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Death of God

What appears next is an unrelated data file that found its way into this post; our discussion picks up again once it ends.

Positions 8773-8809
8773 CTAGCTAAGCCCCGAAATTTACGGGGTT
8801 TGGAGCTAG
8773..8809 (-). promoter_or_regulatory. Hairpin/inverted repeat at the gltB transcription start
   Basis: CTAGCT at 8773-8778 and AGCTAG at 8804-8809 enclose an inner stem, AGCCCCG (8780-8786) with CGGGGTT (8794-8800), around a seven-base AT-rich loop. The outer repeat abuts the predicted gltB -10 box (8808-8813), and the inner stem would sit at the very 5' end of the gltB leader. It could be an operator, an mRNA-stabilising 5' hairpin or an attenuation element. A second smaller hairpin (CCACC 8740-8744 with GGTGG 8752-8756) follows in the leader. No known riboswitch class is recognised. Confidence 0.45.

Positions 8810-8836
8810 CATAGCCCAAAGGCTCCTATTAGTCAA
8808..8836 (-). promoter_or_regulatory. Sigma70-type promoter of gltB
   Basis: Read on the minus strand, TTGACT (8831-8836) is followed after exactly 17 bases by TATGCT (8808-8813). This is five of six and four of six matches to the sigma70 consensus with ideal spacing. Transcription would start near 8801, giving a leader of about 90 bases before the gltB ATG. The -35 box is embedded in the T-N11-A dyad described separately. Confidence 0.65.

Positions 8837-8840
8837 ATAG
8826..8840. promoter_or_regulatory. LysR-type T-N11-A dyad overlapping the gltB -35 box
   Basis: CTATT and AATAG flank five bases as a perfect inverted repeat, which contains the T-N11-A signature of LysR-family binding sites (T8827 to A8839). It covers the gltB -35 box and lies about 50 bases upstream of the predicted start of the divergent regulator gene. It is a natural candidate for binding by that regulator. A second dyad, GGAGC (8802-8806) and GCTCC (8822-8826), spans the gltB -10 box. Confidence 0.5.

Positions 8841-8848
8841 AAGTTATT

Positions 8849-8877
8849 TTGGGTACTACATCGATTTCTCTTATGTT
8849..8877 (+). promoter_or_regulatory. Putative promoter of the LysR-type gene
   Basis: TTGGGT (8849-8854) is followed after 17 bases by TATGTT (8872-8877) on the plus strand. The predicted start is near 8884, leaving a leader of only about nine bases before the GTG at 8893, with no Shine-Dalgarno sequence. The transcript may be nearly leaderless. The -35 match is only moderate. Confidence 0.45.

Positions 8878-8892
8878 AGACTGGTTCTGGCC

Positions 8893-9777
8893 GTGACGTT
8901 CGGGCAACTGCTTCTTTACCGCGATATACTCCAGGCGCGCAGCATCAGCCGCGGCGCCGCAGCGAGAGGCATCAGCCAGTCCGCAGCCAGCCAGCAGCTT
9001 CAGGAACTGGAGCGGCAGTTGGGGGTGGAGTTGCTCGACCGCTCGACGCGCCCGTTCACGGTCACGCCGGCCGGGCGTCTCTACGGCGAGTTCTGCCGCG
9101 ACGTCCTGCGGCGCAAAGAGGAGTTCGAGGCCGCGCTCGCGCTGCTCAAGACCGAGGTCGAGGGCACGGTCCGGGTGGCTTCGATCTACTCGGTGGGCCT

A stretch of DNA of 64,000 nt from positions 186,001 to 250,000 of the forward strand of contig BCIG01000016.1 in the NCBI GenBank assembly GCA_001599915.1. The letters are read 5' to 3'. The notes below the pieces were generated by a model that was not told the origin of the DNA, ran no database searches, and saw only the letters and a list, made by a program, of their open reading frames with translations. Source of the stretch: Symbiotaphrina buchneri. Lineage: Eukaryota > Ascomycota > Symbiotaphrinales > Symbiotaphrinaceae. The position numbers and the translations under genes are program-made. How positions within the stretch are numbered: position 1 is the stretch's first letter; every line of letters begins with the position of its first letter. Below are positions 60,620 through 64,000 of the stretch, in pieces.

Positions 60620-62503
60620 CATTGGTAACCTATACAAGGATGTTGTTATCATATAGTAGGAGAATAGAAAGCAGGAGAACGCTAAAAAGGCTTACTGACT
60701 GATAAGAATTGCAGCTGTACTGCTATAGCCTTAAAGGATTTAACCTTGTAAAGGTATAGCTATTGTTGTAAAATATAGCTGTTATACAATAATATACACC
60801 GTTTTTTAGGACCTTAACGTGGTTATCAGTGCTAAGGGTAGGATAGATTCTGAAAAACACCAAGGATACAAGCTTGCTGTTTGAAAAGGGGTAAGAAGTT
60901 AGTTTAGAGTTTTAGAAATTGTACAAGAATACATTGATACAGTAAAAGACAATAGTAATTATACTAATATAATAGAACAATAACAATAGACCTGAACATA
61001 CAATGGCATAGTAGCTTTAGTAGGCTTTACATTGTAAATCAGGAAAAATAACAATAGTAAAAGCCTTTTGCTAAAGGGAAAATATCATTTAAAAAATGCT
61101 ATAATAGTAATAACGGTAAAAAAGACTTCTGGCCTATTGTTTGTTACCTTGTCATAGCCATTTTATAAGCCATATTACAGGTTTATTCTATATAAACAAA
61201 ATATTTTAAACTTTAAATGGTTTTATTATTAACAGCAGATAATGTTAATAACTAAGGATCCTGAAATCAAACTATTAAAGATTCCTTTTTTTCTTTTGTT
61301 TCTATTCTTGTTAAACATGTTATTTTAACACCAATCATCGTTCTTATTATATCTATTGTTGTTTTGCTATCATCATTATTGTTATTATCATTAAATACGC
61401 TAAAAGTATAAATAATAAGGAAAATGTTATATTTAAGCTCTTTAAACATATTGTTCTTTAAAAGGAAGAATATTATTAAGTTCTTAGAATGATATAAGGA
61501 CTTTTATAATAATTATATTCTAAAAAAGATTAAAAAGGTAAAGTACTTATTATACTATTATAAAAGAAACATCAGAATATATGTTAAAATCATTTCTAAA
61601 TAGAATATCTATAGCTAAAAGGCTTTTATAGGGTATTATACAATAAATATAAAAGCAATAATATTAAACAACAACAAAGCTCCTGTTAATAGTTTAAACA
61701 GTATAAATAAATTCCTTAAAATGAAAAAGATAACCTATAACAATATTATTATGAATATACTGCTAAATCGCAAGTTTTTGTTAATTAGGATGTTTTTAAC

Death of God. Nietzsche proclaimed that the death of God was ‘a recent event’ in 1887. Belief in God had become unglaubwürdig (incredible). In that view he was anticipated by many major figures in the 19th cent., not least by the Young Hegelians: Feuerbach, Strauss, and Marx. The first two attempted to ‘deconstruct’ theological language and to show that it is really language about ourselves; the last claimed that religion and theology are distorted and socially inhibiting reflections of unjust social and economic relations. In both cases, belief in a transcendent God, independent of this or any other universe, seemed to have become incredible. In the 20th cent., ‘Death of God’ theology (the view that theology is at best anthropology) was accelerated into prominence by the further considerations that, in a Newtonian universe, the God of traditional theism cannot intervene or make any difference in a universe of this kind; and that even if he could, he evidently has not, to judge from the enormity of such evil episodes as the Holocaust. ‘Death of God’ theology then became associated with religionless Christianity.

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